Judge Lind decision flawed, Defense of LTC Terrence Lakin, White paper, Citizen Wells open thread, September 4, 2010
Judge Lind decision flawed, Defense of LTC Terrence Lakin, White paper
Courts Martial Defense of LTC Terrence Lakin September 3, 2010 researched and Prepared by J.B. Williams and Timothy Harrington
“We find foundational flaws in Col. Lind’s decision, which Lakin’s defense team must seize upon in orderto alter the current course of this trial.
- Lind’s authority is derived from the same place as LTC Lakin’s and all other members of the United States Military – from the supreme command of the office of Commander-in-Chief, the President of the United States.
- Lind is attempting to use her authority under her Commander-in-Chief to break the military chain of command, isolating the Commander-in-Chief of the US Military specifically, exempting the President from his position of authority in the chain of command, without which, Lind herself has no authority to convene the Courts Martial.
- Lind then reaches outside of the US Military Justice system to the Civil Court, relying upon civil court precedent to deny Lakin any access to discovery and thereby, a proper defense guaranteed him by the US Constitution and UCMJ, Uniform Code of Military Justice. Civil Court precedent has no legal standing in a UCMJ criminal proceeding. In fact, the UCMJ is based upon the Articles of War (aka War Articles) and is a “penal system” unlike the US Justice System – as explained by Col. William Winthrop in Military Law and Precedents. As a result, precedents set in courts outside of the UCMJ are without legal standing in any UCMJ proceeding.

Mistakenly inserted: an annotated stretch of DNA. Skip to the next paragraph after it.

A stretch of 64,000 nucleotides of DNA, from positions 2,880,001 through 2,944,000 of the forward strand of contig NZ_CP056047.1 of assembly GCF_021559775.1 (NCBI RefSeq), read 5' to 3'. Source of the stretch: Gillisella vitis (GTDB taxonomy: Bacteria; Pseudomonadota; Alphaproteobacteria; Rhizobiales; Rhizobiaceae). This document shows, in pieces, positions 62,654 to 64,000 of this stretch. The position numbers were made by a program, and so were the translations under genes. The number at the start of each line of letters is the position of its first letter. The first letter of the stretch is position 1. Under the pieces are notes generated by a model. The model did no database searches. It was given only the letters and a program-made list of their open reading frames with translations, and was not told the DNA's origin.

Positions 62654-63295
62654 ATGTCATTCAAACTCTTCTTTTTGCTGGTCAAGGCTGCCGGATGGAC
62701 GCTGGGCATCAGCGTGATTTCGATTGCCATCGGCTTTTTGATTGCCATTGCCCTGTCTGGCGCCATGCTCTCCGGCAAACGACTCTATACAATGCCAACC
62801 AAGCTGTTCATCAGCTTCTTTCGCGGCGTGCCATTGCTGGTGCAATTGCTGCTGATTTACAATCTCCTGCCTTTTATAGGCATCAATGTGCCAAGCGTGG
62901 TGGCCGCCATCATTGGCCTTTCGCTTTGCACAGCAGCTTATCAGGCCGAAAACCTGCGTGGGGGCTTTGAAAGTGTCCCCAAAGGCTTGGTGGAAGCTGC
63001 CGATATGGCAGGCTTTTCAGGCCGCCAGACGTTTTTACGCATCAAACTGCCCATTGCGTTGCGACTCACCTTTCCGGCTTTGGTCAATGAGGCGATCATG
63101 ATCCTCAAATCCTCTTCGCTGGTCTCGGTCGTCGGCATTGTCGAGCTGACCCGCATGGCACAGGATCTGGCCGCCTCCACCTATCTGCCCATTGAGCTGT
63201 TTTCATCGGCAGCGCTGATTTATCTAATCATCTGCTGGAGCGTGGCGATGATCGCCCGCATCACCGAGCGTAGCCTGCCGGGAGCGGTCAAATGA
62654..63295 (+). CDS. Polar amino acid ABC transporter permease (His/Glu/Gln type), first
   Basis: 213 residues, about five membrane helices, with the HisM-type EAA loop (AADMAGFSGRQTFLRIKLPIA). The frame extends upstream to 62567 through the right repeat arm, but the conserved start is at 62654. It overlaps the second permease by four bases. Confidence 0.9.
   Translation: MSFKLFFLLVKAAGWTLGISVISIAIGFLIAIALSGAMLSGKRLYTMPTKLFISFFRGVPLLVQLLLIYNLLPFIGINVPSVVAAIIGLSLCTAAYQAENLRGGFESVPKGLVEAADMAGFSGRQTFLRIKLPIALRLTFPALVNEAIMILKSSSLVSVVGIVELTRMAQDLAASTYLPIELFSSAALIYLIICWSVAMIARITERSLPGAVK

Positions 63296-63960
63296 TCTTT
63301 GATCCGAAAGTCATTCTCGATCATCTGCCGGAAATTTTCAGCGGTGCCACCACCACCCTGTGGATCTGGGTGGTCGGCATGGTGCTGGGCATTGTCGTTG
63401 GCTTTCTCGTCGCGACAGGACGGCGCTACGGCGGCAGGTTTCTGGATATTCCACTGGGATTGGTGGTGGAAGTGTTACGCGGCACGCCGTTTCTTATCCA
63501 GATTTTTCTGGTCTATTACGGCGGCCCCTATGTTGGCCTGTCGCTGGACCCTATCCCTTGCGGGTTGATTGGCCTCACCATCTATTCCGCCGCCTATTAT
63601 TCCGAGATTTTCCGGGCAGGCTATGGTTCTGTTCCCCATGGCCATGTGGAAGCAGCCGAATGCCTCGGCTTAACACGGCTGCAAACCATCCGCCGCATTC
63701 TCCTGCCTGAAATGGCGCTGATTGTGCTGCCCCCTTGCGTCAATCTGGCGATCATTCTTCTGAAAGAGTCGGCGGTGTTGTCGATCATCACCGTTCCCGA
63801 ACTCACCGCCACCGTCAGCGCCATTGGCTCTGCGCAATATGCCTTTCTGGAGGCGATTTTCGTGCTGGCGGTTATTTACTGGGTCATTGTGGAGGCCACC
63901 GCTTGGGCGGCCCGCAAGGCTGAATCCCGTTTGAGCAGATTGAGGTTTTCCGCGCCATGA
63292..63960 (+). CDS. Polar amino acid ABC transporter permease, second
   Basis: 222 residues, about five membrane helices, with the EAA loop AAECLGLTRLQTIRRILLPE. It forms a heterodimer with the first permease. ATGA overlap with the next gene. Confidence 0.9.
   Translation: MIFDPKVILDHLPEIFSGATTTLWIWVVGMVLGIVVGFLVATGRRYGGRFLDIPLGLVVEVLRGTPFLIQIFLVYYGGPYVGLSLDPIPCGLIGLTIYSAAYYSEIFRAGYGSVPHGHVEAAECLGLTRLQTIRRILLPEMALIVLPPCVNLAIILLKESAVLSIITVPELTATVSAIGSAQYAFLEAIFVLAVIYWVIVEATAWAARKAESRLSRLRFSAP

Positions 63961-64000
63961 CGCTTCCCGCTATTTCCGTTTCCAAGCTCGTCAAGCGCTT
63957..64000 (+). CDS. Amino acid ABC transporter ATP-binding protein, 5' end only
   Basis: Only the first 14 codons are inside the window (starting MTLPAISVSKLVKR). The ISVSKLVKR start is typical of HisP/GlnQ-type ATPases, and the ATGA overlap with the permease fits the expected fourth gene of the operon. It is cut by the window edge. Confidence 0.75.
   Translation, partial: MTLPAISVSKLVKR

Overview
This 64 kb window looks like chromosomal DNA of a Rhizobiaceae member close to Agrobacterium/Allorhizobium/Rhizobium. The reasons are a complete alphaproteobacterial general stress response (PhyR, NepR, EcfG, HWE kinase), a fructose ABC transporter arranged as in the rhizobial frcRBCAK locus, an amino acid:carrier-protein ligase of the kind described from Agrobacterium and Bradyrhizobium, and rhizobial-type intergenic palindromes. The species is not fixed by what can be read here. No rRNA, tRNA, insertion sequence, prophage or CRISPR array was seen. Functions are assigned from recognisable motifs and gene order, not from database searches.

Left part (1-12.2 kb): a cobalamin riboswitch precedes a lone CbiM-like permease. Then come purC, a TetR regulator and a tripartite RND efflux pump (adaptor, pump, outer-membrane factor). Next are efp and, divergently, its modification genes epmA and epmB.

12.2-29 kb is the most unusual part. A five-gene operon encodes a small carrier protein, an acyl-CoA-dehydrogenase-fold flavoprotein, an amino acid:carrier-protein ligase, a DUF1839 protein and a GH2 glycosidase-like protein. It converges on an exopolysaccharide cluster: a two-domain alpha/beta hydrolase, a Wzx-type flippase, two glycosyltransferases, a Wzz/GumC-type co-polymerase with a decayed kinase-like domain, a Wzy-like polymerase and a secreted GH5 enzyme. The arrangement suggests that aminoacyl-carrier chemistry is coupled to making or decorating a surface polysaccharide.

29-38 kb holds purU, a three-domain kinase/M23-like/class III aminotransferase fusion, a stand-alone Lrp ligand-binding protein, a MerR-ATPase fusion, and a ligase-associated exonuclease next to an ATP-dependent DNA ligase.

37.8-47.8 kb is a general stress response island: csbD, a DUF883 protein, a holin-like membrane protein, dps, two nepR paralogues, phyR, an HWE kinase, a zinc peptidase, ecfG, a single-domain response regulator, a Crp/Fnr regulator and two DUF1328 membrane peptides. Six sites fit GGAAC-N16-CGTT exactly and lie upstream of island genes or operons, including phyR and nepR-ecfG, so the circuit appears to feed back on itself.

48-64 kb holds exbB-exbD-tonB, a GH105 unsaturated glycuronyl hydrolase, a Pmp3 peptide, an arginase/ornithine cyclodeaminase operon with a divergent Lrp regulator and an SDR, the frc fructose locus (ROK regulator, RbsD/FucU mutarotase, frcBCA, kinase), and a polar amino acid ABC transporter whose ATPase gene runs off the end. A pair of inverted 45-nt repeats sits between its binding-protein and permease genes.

- Not even in the UCMJ can the United States government deny the accused his/her right to a trial, complete with discovery of related evidence. Yet Lind attempts to do so, under the authority derived from her Commander-in-Chief. If the chain of command is broken, then Lind herself has no authority.
- Lind’s statement that the legality of the Commander-in-Chief is “not relevant” in matters ofmilitary command is false on its face. As stated in a sworn affidavit filed by LTG Thomas G. McInerney executed on August 20, 2010 – “In refusing to obey orders because of his doubts as totheir legality, LTC Lakin has acted exactly as proper training dictates. – By thus stepping up to the bar, LTC Lakin is demonstrating the courage of his convictions and his bravery. – That said, it is equally essential that he be allowed access to the evidence that will prove whether he made the correct decision.”
- Lind attempts to break the chain of command at The Pentagon level, which she claims has no issue with the current Commander-in-Chief and that this should be good enough for Lakin. Yet she cannot break this chain of command without eliminating her own authority, and Lakin’s oath requires that he decide for himself whether or not his orders are legal, as affirmed in LTG McInerney’s sworn affidavit.
At issue is not whether or not LTC Lakin refused orders, but rather whether or not he “unlawfully” refused orders. If his orders were not “lawful,” including but not limited to, emanating from a “lawful”chain of command which begins with a lawful Commander-in-Chief, then Lakin must be found NOTGUILTY of “unlawfully” refusing orders.
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